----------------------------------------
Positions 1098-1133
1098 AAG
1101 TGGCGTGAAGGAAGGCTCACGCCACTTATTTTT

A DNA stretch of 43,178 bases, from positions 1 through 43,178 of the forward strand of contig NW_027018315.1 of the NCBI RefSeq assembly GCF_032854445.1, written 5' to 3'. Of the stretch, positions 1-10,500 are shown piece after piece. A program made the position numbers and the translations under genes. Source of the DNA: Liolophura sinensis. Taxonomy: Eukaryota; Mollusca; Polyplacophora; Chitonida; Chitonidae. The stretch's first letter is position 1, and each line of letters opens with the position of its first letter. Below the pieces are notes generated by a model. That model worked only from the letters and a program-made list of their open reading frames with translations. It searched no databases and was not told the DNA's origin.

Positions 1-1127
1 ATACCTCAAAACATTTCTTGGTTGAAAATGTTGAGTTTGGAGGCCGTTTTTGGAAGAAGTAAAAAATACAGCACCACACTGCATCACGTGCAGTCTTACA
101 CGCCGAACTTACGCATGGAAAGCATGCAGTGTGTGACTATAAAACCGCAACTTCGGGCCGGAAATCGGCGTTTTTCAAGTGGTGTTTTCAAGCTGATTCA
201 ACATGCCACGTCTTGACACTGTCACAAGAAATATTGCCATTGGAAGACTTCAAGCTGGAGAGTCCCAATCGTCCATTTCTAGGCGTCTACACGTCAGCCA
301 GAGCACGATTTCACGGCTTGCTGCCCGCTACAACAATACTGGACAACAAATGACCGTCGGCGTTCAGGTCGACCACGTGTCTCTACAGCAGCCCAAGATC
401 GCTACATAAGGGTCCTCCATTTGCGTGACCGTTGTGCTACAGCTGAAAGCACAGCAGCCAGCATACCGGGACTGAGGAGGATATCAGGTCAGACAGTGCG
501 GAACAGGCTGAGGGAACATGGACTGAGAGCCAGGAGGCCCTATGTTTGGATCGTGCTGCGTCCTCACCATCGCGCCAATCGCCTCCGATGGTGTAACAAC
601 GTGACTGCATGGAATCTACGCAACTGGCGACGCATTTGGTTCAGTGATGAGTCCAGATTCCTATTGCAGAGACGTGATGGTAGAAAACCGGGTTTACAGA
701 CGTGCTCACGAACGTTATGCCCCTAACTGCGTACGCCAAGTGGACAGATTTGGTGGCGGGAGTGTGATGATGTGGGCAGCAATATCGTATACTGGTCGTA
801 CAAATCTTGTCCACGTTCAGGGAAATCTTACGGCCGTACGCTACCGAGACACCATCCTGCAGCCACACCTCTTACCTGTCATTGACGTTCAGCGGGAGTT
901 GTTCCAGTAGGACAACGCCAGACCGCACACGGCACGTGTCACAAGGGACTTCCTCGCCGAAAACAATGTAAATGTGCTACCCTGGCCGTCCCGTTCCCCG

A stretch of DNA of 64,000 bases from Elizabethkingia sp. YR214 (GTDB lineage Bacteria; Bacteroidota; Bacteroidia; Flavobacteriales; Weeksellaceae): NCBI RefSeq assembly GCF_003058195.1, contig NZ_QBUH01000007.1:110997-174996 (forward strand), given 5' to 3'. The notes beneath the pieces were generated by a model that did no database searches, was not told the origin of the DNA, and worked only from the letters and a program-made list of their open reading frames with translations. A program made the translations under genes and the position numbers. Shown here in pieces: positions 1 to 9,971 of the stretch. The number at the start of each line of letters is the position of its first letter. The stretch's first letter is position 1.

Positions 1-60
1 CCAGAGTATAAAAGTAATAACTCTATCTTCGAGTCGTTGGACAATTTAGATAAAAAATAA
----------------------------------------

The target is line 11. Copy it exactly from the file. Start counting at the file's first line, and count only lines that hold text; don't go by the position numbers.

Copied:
501 GAACAGGCTGAGGGAACATGGACTGAGAGCCAGGAGGCCCTATGTTTGGATCGTGCTGCGTCCTCACCATCGCGCCAATCGCCTCCGATGGTGTAACAAC